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Vivian Concepcion v. Continuum of Care

United States District Court, D. Connecticut

December 12, 2018

VIVIAN CONCEPCION, Plaintiff,
v.
CONTINUUM OF CARE, Defendant.

          MEMORANDUM OF DECISION ON DEFENDANT'S MOTION TO DISMISS [DKT. 27]

          Hon. Vanessa L. Bryant, United States District Judge.

         On November 3, 2017, Plaintiff Vivian Concepcion (“Plaintiff”) filed the instant employment discrimination action pro se against her former employer Defendant Continuum of Care (“Defendant”). Dkt. 1. On June 29, 2018, Defendant moved to dismiss. Dkt. 27. The Court granted Plaintiff's motion for an extension of time to respond to the motion to dismiss. Dkt. 35. Plaintiff's deadline to oppose the motion to dismiss was August 20, 2018. Plaintiff failed to file a response. On October 26, 2018, the Court ordered Plaintiff to file a response to the motion to dismiss and notified her that if she failed to do so her complaint would be dismissed.[1] Dkt. 42. On November 5, 2018, the Court granted the motion to dismiss. Dkt. 44. For the following additional reasons, Defendant's motion to dismiss is GRANTED.

         I. Background

         In her form complaint, Plaintiff states that her action is brought pursuant to Title VII of the Civil Rights Act of 1964, the Rehabilitation Act, and the Americans with Disabilities Act (“ADA”). Dkt. 1. She alleges that Defendant's conduct was based on her race, sex, and national origin. She also claims she was discriminated against on the basis of her anxiety disability, race, and age for promotion. However, when asked in the form complaint to describe facts surrounding her discrimination claim, Plaintiff only states that her supervisor told her that they “were going to have a supervision” and Plaintiff responded that she “did not want to participate in a supervision” because she “did not feel well at the time.” Id. Next, she claims her supervisor followed her around the client's home, stated repeatedly that they needed to do the supervision, and got into Plaintiff's “personal space.” Id. Plaintiff previously filed charges with the CHRO. She did not attach a Notice of Right to Sue letter. She seeks reinstatement and $120, 000. Id.

         Plaintiff attached a seven-page letter to her form complaint which is dated July 12, 2015 and addressed to the CHRO.[2] It is unsigned and there is no indication that it was ever received by the CHRO. Plaintiff does not expressly incorporate the letter into the form complaint. In response to the form complaint's request that Plaintiff explain why she disputes the CHRO's decision that there was no probable cause to believe discrimination occurred, she states “because of my complaint of discrimination with CHRO papers attach [sic].” Id. The letter states that it is her response to Defendant's answer before the CHRO. Id. Plaintiff discusses her job performance and complaints of discrimination, including Family and Medical Leave Act (“FMLA”) interference and retaliation, failure to accommodate and retaliation under the ADA and race discrimination. Id. She claims inter alia that Defendant harassed her and discriminated against her after she disclosed an anxiety disorder and requested an accommodation. Id. Plaintiff alleges that she had anxiety, specifically that she “did not feel comfortable going down into the basement alone, especially during [her] night shifts.” Id. Plaintiff acknowledges that it was every staff person's responsibility to do laundry on his or her shift and the laundry was located in the basement. Id. She alleges she requested an accommodation and provided Defendant with a medical note. Ultimately, she alleges that Defendant placed her on a final written warning for failure to do the laundry. Plaintiff was terminated on July 18, 2015. Plaintiff makes no specific factual allegations regarding her termination in the form complaint or the letter attached to it.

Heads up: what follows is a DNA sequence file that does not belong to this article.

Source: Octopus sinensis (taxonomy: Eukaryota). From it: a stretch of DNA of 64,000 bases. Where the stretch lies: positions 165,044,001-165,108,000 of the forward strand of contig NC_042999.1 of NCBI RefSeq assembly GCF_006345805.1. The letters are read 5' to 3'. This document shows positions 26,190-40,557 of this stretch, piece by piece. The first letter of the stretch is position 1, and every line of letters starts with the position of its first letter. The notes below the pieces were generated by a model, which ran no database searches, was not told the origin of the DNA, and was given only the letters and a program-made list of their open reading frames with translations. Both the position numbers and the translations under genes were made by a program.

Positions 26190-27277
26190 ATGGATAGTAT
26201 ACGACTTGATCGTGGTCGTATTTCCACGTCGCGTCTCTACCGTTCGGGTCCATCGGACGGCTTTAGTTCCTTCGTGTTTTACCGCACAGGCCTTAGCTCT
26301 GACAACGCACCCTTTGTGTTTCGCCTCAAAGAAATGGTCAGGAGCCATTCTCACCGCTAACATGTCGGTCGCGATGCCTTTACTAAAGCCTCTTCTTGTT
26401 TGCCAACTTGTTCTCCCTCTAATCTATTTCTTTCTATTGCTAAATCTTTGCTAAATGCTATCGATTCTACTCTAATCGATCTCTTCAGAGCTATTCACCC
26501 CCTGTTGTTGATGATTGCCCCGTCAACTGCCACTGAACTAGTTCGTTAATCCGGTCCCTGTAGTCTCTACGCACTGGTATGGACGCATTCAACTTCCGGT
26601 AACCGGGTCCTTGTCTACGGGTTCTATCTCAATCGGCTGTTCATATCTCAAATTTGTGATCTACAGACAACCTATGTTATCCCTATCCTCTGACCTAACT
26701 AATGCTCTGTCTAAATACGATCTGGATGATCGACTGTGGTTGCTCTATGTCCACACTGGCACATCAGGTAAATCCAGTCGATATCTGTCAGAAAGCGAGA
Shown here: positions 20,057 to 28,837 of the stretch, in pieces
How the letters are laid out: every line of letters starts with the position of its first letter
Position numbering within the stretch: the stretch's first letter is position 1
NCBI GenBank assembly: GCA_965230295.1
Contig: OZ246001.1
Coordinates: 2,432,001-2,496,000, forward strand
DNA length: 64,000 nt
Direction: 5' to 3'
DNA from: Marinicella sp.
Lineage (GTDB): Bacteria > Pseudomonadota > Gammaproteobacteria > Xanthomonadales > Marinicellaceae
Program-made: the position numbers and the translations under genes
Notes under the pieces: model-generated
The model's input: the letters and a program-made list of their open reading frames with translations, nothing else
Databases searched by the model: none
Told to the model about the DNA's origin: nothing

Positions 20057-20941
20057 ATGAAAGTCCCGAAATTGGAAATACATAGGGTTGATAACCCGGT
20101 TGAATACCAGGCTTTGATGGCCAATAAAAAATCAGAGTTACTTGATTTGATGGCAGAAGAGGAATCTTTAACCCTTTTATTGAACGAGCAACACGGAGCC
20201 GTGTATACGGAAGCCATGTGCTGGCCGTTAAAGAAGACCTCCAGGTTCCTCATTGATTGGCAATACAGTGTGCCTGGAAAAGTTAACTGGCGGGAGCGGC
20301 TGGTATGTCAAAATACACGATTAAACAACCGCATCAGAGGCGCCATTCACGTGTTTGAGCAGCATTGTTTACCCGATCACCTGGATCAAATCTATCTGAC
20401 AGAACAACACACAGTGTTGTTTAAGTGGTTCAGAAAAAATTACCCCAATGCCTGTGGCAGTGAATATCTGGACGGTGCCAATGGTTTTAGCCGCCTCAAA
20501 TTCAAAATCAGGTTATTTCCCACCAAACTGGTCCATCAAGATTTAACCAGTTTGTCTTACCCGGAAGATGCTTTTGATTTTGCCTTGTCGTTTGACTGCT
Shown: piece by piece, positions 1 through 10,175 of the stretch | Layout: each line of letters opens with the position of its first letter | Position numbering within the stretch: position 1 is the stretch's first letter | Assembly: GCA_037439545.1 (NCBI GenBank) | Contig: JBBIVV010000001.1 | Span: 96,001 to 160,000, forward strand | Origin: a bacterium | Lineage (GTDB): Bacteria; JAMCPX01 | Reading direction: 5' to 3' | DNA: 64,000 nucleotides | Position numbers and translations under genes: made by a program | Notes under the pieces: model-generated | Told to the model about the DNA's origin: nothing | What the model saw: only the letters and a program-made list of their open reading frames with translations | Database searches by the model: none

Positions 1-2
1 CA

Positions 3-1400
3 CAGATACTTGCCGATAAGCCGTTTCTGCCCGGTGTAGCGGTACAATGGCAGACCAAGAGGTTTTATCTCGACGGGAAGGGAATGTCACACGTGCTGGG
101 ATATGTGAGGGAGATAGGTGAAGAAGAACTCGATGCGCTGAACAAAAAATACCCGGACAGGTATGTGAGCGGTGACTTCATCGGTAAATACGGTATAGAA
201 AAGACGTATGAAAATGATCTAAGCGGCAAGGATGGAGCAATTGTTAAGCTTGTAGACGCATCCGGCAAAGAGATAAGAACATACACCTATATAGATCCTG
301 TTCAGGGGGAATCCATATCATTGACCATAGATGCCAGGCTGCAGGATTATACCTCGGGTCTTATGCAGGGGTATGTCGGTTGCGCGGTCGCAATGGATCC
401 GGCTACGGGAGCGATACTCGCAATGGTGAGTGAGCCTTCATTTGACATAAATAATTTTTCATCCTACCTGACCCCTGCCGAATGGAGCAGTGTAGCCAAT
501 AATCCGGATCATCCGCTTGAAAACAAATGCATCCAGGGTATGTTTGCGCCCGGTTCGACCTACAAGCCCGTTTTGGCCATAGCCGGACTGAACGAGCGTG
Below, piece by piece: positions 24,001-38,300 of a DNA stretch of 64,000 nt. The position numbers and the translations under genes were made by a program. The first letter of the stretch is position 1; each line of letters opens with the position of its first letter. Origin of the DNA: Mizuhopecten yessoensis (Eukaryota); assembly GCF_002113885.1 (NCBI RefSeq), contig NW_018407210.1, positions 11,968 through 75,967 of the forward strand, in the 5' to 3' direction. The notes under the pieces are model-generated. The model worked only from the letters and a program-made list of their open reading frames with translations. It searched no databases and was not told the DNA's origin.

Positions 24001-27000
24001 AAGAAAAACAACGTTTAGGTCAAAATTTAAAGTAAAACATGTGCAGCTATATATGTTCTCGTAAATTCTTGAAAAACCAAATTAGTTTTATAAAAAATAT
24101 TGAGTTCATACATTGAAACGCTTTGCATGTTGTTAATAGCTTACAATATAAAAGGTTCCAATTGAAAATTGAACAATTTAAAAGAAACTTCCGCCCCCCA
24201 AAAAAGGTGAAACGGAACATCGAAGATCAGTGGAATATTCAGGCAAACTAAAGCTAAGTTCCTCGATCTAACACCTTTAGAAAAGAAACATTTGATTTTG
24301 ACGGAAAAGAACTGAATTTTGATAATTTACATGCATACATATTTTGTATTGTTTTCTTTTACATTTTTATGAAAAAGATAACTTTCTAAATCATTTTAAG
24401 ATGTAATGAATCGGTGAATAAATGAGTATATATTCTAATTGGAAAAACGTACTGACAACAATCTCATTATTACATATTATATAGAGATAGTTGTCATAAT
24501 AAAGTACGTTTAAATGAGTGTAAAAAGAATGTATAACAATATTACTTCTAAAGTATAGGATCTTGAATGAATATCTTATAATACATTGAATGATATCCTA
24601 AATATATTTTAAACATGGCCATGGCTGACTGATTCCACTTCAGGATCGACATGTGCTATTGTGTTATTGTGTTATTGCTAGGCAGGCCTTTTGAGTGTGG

Defendant moves to dismiss the complaint on the grounds that Plaintiff failed to properly plead exhaustion and failed to exhaust her claims of race, sex, national origin, age and any claim related to promotion. See Dkt. 28. Defendant also argues that Plaintiff's disability discrimination claims fail to state a claim for relief. Id. In support of its motion to dismiss, Defendant attaches several exhibits, including Plaintiff's original complaint before the CHRO dated May 11, 2015 and Plaintiff's amended complaint dated March 10, 2016. Id. at Exs. 2, 4.